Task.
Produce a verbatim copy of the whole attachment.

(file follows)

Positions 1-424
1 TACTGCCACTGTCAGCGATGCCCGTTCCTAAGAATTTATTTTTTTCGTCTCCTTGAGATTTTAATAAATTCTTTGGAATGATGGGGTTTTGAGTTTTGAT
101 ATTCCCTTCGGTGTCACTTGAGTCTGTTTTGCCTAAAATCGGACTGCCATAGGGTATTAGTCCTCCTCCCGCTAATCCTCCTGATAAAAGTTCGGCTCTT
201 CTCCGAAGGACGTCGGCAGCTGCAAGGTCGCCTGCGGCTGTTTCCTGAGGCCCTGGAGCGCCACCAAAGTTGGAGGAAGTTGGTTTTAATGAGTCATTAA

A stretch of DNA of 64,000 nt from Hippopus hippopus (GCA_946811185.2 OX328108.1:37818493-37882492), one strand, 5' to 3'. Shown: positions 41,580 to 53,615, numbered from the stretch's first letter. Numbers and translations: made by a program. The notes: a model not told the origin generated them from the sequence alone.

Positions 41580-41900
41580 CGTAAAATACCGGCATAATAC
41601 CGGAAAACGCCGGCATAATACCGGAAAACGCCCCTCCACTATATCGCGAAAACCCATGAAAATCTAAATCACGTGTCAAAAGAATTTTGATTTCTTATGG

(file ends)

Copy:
Positions 1-424
1 TACTGCCACTGTCAGCGATGCCCGTTCCTAAGAATTTATTTTTTTCGTCTCCTTGAGATTTTAATAAATTCTTTGGAATGATGGGGTTTTGAGTTTTGAT
101 ATTCCCTTCGGTGTCACTTGAGTCTGTTTTGCCTAAAATCGGACTGCCATAGGGTATTAGTCCTCCTCCCGCTAATCCTCCTGATAAAAGTTCGGCTCTT
201 CTCCGAAGGACGTCGGCAGCTGCAAGGTCGCCTGCGGCTGTTTCCTGAGGCCCTGGAGCGCCACCAAAGTTGGAGGAAGTTGGTTTTAATGAGTCATTAA

A stretch of DNA of 64,000 nt from Hippopus hippopus (GCA_946811185.2 OX328108.1:37818493-37882492), one strand, 5' to 3'. Shown: positions 41,580 to 53,615, numbered from the stretch's first letter. Numbers and translations: made by a program. The notes: a model not told the origin generated them from the sequence alone.

Positions 41580-41900
41580 CGTAAAATACCGGCATAATAC
41601 CGGAAAACGCCGGCATAATACCGGAAAACGCCCCTCCACTATATCGCGAAAACCCATGAAAATCTAAATCACGTGTCAAAAGAATTTTGATTTCTTATGG